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Turn to Jesus (Article)

Boys on a Mission
Students from Maryland take mission trip to El Salvador

8th graders on Mission to El Salvador
Holy Redeemer students on a mission to El Salvador.

By Michelle Ardillo

Four 8th grade boys from Holy Redeemer School (Kensington, Maryland) and their fathers departed on December 18, 2013, for El Salvador to participate in a mission trip led by Father Michael Sliney, LC, accompanied by Brother James Wilson, LC, and chaperone Michael Jacobeen.

The Holy Redeemer contingency, part of the larger group thirty strong, included Tim Harper and two of his sons, Holy Redeemer alum JP and 8th grader Timmy; Mike Kirvan and 8th grader Finn; David Smith and two of his sons, Kyle (another HP alum) and 8th grader Garret; and Terrell Roberts and 8th grader Johnny.

Upon arrival at the airport, the group traveled from the San Salvador Airport, with armed guards, to the local town of Zaragoza, the central town where they stayed, prayed and ate.  Holy Redeemer parishioner and parent Tim Harper said, “It was an oasis in the middle of poverty.”

While the mission trip began on December 18, 2013, preparation for it began much earlier. The missionaries were asked to collect shoes, clothing and soccer balls from their local school and church communities.  As Tim Harper said, “The response was tremendous. The various workplaces of the attending fathers, schools of the kids, and local businesses, all showed their Christmas giving spirit in fulfilling this request.” 

Attendees each packed their two allotted checked bags full of shoes and clothing.  The grand total of donated items included 900 pairs of shoes, numerous items of clothing and lots of soccer balls, and thousands of rosaries.  Local sporting equipment company, Under Armour, and Stone Ridge School of the Sacred Heart (Bethesda, Maryland) provided some new clothing and shoes. Cash donations were used purchase more shoes and Spanish bibles. 

The evangelization also began before the missionaries touched ground in El Salvador. In the DC areas, as they requesting and collecting donations, the boys and their fathers were constantly asked questions about the "Mission."  Tim Harper said, “People wanted to know about it and participate to help others. This was truly inspiring.”

He shared an itinerary: “Each day of the six-day mission trip began with daily reflection and prayer followed by a breakfast.  Each meal was filled with a ‘voluntary talk from an expert among us’ directed by our leader Father Michael and then some wonderful words of encouragement led by Father Michael.  We then descended on a local mountainside village.  We visited people in their homes and let them know that someone cared about them. We would pray and sit with them.  Our day culminated with soccer and arts with the kids.  We led a Mass which turned out to be their Christmas Mass and Posada festivals.  The villages would be fortunate to have a Mass once a month so our Mass was special.  People said they prayed that we would return again (this group has been going for seven years).  We sang Christmas carols at every stop, including a wedding of seven couples.”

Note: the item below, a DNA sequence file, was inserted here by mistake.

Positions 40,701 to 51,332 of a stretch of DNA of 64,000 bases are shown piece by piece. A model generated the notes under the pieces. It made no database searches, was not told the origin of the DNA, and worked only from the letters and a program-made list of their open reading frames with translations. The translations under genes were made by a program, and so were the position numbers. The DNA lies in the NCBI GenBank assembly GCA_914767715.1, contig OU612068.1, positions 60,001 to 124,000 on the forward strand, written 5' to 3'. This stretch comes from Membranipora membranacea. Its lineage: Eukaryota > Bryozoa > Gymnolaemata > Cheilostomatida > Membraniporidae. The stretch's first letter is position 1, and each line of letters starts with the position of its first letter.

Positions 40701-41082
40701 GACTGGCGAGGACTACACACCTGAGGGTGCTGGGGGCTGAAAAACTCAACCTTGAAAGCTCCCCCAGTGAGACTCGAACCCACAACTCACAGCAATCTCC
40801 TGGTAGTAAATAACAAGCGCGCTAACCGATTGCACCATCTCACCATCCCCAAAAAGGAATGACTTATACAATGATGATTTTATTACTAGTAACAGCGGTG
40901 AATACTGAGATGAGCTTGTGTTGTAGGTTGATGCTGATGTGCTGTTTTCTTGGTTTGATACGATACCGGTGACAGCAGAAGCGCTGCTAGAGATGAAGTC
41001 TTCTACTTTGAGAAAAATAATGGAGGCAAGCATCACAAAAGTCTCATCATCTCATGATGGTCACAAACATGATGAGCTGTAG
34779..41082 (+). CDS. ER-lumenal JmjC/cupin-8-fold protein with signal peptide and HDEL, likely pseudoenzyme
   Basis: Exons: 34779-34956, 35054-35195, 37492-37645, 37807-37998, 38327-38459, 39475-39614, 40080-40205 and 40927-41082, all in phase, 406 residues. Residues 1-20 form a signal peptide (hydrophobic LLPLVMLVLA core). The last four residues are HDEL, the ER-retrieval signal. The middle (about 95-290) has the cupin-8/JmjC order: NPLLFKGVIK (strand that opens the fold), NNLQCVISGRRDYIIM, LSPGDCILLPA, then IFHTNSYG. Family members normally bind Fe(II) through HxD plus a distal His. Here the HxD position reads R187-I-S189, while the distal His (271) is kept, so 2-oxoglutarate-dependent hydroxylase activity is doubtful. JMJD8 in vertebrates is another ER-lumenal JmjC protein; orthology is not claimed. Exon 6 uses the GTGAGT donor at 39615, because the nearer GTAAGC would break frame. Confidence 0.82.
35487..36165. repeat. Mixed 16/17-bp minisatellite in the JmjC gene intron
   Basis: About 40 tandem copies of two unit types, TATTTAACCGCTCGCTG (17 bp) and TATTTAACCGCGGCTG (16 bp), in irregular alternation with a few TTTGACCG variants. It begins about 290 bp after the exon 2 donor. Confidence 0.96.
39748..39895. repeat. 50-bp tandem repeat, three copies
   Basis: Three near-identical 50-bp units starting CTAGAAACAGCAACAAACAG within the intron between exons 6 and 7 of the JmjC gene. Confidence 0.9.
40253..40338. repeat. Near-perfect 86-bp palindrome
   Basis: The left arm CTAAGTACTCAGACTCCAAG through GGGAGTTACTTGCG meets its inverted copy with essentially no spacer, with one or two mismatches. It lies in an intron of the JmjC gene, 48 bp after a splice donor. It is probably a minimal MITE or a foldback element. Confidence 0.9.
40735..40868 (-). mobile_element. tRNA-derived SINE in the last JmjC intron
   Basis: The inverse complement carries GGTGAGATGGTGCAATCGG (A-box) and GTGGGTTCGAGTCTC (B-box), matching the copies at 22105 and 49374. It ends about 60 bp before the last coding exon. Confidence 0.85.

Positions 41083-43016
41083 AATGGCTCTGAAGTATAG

The villages visited were very poor, mostly homes of dirt floors and indoor burning fires.
Timmy Harper (Jr.) was asked to say one thing about his visit and he responded, "This is my second year going to El Salvador; people were so happy that we came back.  They told us they prayed for our return.  That made everything worthwhile.”  JP Harper shared, “What I noticed most was that people had nothing yet were so very happy.”

The last day of the trip was spent preparing for the "Christmas Giveaway."  Over thirteen hundred people who had attended the mission group’s Masses in the villages of Corinto, Carrelito, Brumas and Cimmaron were given tickets allowing them admission to this event where they could select from the items that had been donated. The people were amazed by the generosity of the United States.   Everyone who attended received something for Christmas. 

Tim Harper also spoke about how Father Michael asked some of the non-Spanish speaking members of the mission group to lead a rosary in Spanish to those fourteen hundred anxiously waiting villagers.  This vividly showed the power of this mission trip, having the missionaries get outside of their comfort zones to do what is not easy. “God works in mysterious ways,” said Tim. “We went to give to others but we received far more than one could ever expect.”

The group returned to the DC area on the evening of December 23, singing “Hark the Harold Angels Sing” as they landed at Dulles International Airport to the surprise and applause of all the passengers.  “We were terrible at singing but very persistent,” said Tim.



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